My Response to Dr. Brence's All About Pain | Modern Manual Therapy Blog

My Response to Dr. Brence's All About Pain



First of all, Dr. Brence's post was very well written and explained pain and its various classifications well. I wish I had the time to write and cite a post as long as he did! It should help anyone with questions about the Pain Science approach. I use the biopsychosocial approach when needed, but don't think it fits all patients, like every approach, should be unique to the patient based on their presentation. It should compliment a practitioners toolbox, but not be the only tool.

I disagree with a few of his points. I think generalizing OMPT or any hands on technique as "poking something that hurts" is simplistic at best. That is equivalent to stating pain education is like teaching a chronic pain patient they are nuts.

Using MDT rules for all exercises and hands on techniques makes it nearly impossible to worsen a patient's condition if you actively listen to their subjective report. If any treatment, whether it is IASTM, joint mobs, functional release, neurodynamic tensioners, is causing discomfort, or even pain, I stop and ask the patient if the pain continues after cessation of the treatment. If it immediately stops, or goes away after a few minutes, the condition is not worsening. It is unlikely the CNS is becoming overly sensitized if the pain ceases immediately, gets better as the treatment progresses, and you are able to demonstrate improvement in an objective measure of strength, ROM, or function after the treatment.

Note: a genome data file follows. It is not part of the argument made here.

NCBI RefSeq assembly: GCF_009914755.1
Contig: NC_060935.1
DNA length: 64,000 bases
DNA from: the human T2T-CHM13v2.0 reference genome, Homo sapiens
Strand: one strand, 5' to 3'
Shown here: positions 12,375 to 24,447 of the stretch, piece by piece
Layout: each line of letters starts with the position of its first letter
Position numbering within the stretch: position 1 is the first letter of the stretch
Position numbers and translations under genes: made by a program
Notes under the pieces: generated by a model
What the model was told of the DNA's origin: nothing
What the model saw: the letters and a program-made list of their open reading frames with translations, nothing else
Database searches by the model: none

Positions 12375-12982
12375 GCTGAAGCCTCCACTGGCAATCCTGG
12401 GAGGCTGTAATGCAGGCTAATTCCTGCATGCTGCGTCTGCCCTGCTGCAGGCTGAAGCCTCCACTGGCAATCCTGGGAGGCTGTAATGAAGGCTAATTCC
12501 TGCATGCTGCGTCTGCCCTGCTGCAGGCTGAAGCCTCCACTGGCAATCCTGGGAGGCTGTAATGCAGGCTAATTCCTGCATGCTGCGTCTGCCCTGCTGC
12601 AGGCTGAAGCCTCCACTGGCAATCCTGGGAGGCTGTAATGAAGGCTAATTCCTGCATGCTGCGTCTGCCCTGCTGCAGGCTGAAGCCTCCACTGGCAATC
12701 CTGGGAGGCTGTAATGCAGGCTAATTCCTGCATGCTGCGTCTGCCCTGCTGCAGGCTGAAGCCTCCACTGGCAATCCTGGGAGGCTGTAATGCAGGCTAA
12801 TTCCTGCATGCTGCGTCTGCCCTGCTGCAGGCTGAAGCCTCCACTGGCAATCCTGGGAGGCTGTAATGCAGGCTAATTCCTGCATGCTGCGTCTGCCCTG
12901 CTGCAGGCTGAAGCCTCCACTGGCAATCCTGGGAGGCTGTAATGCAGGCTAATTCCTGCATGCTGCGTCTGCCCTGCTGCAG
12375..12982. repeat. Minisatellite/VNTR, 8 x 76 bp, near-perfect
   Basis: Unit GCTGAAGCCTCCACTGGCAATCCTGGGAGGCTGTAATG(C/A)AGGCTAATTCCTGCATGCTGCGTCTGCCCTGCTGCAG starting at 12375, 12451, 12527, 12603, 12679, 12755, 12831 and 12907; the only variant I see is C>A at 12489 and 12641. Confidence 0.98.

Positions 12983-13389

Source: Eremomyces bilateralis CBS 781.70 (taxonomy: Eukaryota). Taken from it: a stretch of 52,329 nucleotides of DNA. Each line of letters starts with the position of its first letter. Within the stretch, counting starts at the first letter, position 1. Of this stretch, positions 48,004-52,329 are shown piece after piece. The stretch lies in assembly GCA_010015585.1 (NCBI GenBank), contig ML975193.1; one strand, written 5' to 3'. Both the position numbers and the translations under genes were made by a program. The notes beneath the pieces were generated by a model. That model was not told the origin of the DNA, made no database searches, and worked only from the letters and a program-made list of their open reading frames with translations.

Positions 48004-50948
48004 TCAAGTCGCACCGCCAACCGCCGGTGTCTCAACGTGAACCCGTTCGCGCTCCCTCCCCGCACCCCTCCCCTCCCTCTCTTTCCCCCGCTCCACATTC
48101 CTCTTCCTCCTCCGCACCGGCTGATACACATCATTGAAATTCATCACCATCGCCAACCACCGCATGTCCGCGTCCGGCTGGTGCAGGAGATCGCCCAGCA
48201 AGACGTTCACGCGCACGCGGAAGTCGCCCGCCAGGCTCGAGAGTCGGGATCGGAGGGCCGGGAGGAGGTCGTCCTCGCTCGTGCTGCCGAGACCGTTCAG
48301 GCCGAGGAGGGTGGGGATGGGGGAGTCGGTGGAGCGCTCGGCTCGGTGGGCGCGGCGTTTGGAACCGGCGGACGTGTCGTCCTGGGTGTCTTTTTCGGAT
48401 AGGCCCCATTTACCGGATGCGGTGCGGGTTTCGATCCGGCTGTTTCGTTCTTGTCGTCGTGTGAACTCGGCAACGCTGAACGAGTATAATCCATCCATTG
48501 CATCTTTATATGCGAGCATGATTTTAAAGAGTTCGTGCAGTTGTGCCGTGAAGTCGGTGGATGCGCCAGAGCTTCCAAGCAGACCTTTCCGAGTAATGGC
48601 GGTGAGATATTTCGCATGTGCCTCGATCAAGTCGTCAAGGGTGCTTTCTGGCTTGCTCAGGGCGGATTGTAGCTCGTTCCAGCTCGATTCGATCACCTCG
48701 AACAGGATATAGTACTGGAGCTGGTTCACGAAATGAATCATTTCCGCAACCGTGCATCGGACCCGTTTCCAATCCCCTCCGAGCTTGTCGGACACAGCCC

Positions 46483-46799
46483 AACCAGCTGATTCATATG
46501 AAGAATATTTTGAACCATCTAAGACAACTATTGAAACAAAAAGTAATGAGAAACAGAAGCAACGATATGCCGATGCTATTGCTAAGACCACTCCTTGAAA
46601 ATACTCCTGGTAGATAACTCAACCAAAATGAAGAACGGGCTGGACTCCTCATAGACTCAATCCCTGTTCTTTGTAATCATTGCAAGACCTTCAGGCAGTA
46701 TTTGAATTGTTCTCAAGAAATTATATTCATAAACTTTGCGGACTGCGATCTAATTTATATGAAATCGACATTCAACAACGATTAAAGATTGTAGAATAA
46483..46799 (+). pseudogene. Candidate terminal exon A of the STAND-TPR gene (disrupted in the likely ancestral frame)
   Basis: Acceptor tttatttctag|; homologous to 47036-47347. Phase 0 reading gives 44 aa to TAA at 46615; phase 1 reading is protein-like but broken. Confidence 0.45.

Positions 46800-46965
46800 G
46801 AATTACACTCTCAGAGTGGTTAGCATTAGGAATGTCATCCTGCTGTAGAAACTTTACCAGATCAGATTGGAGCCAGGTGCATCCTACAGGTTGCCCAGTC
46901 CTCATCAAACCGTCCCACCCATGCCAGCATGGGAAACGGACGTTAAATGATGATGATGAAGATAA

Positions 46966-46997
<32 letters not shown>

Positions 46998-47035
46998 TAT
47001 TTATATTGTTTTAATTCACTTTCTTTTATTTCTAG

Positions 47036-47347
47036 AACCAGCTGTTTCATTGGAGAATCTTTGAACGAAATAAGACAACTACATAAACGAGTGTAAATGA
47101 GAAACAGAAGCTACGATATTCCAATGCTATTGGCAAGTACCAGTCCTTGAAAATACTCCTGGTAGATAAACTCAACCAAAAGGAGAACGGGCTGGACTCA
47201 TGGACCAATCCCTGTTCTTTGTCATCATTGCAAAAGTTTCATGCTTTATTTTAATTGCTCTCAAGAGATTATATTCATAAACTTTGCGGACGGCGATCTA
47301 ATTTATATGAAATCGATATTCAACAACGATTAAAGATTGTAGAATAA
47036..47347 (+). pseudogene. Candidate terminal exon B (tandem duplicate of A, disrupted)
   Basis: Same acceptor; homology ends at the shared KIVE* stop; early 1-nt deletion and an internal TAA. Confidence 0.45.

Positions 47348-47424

I do agree that PT should not be "no pain, no gain." I only use force as a progression, despite using stainless steel tools to release tissues, you can be very light and progress your depth according to tissue release and patient tolerance. There is a difference between treatment and eliciting pain without any gain in function, strength, or ROM. Any manual technique may be uncomfortable, but only because there is a problem in the surrounding joints, tissues, or peripheral neurodynamics. This is outputted by the brain, but does not mean there are not peripheral "issues in the tissues" so to speak. Many of the areas I treat are either adjacent or sometimes farther away than the area the CNS may be perceiving as a threat, so I think the discomfort perceived is not only CNS sensitivity, but mechanical dysfunction. For example, a frozen shoulder may have elbow, forearm, cervical, and thoracic dysfunction, despite the patient only complaining of moderate to severe pain in and around the GH capsule. The other areas "don't hurt" but may be uncomfortable to treat.

Another clinician wanted to ask Joe, "How would you treat a patient that is already in pain, say s/p TKA?" Iit would be difficult to even move some of these patients without at least causing some discomfort. Hopefully this will generate some CIVILIZED discussion. Anything that gets out of hand will be moderated, and then closed.

I also wanted to add this great comment from a reader on Dr. Brence's original post.


Koen OverdijkCollapse